Great content is a key feature for your web content. Copywriters are a great asset to your content strategy. You need to work in sync with each others style and find a common way to approach the project.
So when do you hire copywriters? What should you know before working with copywriters? First let’s have a look at the homework you need to do before working with a copywriter.
There should be a clear understanding about the requirements and the process while working with a copywriter to avoid any kind of misunderstanding. Contact a writer, ask them about their availability and explain all your writing requirements in detail.
We thought it was best to ask a copywriter, so we had a short Q&A session with Naomi Thommy, who is a Creative Copy Professional. She has worked with some of the best brands and agencies that include The Times of India, Neutrogena, Wella Professionals, Sony entertainment television, and more.
[blockquote cite=”Naomi Thommy” type=”left”]I have worked for close to 8 years, building multiple international and national brands, across categories as a creative thinker and independent writer. My multiple agency experience ensures a firm understanding of viable brand literature and insight based value additions, evident in my style of content/copy creation.[/blockquote]
We wanted her to share with us her experience working as a copywriter and what she had to say about some of the common questions one would have while working with copywriters.
Pixelmattic: What is your writing style?
Naomi: I have the writing style of a chameleon. It all really depends on what the brand requires. The writing then moulds itself to suit that particular style. Out of the professional space, my style of writing is more relaxed, fun and quirky.
PM: What kind of writing process do you follow?
Naomi: I do a lot of research that helps me understand my reader better, or if I’m tackling an unfamiliar subject I try and glean as much information from the client as possible so as to help my writing be more effective than otherwise. I also lean tremendously on two words…’consumer insight.’ Walking, thinking, emoting in their shoes, helps me write better.
PM: Who owns the project and what is the approval process?
Naomi: When working in a team, everyone owns their particular piece. While there is an overall sense of project ownership, there has to be guidelines, timelines, approach strategies…etc. that the team aligns on and then works towards collectively.
PM: What do you feel is the right way to evaluate a writer’s work?
Naomi: Writers need to imbibe the tone, the voice and write to the pulse of the brand. What they write has to be real, less fluff more facts (well told), with content that’s easy to read and intelligent enough to make the reader feel like they’ve in some way benefited from having read the copy.
PM: What are your requirements before starting a project?
Naomi: A sense of understanding the brand, the consumer, the expectations and the vision. Couple that with research and then taking a step back and viewing the whole project in totality. Then, bring in ideas on how you can drive the whole thing with suitable value adds.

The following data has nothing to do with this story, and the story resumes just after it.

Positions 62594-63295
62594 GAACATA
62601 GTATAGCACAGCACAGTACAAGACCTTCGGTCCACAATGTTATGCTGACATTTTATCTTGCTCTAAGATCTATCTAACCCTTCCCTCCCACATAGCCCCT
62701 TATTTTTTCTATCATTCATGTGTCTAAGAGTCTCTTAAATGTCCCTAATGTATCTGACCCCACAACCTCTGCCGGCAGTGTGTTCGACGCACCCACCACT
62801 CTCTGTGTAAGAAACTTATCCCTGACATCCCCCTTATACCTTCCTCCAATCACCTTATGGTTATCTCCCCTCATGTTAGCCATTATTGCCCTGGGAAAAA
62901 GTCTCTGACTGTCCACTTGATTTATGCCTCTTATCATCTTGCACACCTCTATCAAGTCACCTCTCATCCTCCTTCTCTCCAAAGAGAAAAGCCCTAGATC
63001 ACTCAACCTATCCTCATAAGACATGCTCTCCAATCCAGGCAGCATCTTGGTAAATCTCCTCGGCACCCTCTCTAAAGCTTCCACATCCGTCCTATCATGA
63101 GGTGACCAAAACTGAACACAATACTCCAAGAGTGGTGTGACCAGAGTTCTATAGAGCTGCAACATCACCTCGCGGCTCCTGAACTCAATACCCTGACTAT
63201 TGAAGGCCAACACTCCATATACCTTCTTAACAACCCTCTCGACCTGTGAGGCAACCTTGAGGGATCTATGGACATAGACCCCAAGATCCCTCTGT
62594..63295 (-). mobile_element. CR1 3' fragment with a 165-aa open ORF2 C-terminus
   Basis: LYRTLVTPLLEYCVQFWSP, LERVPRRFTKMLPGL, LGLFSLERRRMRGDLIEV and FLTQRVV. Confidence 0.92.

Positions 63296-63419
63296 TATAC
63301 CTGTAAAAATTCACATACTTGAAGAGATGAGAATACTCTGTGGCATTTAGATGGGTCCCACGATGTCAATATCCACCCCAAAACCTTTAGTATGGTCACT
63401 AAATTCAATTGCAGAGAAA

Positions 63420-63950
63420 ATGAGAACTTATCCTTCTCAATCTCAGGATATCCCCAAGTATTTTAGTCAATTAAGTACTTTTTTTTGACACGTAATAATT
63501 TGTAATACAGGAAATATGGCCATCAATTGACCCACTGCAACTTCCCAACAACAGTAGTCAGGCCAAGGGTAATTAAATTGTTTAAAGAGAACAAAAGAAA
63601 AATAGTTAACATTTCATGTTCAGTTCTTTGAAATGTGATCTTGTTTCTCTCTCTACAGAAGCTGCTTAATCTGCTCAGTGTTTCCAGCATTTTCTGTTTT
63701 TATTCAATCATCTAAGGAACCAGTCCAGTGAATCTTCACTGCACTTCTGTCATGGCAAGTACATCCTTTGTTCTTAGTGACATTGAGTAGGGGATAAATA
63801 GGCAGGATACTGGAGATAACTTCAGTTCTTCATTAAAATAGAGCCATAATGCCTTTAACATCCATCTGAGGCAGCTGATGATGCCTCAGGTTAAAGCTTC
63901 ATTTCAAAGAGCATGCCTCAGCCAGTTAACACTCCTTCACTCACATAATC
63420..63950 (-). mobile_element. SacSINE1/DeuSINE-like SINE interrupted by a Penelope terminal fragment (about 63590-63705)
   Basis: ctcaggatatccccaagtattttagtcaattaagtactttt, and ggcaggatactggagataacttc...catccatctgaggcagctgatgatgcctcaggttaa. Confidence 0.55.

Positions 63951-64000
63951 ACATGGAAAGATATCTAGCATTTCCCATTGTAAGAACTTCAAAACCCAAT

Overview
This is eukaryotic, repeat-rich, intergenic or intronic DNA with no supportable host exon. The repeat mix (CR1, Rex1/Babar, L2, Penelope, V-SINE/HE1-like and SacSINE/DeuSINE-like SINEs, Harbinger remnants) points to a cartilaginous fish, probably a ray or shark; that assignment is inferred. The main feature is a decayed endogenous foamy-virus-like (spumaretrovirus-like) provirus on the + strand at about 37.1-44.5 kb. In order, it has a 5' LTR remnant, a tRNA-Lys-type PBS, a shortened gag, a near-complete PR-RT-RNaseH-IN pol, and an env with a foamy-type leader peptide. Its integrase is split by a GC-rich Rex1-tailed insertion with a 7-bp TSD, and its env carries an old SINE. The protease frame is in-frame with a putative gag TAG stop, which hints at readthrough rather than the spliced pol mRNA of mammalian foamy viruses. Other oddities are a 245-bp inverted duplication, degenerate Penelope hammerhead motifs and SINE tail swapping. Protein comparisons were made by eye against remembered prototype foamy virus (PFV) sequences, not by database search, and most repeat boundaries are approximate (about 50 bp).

PM: What are some of the common mistakes with content you see on websites?
Naomi: My biggest grouse is when the writer undermines the intelligence of the reader. It’s insulting to read! Bad grammar doesn’t even come close in comparison.
PM: Why should a company hire a professional copywriter?
Naomi: A professional copywriter who’s had adequate experience cutting their teeth at both mainline ad and digital agencies are far better equipped to handle brief timelines, terrible feedback, quick turnarounds and the pressure of delivery. Most copywriters are well read, have a relatively good sense of humour and are genuinely creative adding depth and character to any team they’re part of.
PM: What are the challenges you face while working with a client? And what can someone do to make your process more efficient?
Naomi: When you’re good with words, you end up focusing less on numbers. So personally, I have been a work in progress when pricing my skills sets right and not flinching in the face of potential clients who want all you have to offer for next to nothing. Apart from that you have the odd client who’s demanding to the point where they’re never satisfied with what’s presented to them, and they’re always on your back for better, to the point where it doesn’t make sense anymore. It’s important to have a personal checklist for clients, where you take a client on only if they tick off every single item on the list.
PM: Should clients pay per word/page? Or is there a better way to engage a copywriter?
Naomi: That’s an archaic way of evaluating quality content because it doesn’t take into account the hours of research, the preparation, the ideation, the time, the resource spends, the quality of skill or the experience of the writer into account. Writers are thinkers first and while most writers aren’t the best evaluators of their own talent, that’s slowly changing as the variety of writers across the board feel more empowered today than ever before.
Thanks, Naomi, that was insightful and I’m sure it will benefit those looking to collaborate with copywriters in the future.
Share your experiences on working with copywriters in the comments section!
P.S: If you’d like to hire Naomi for your content work, drop us a line and we’ll put you in touch.
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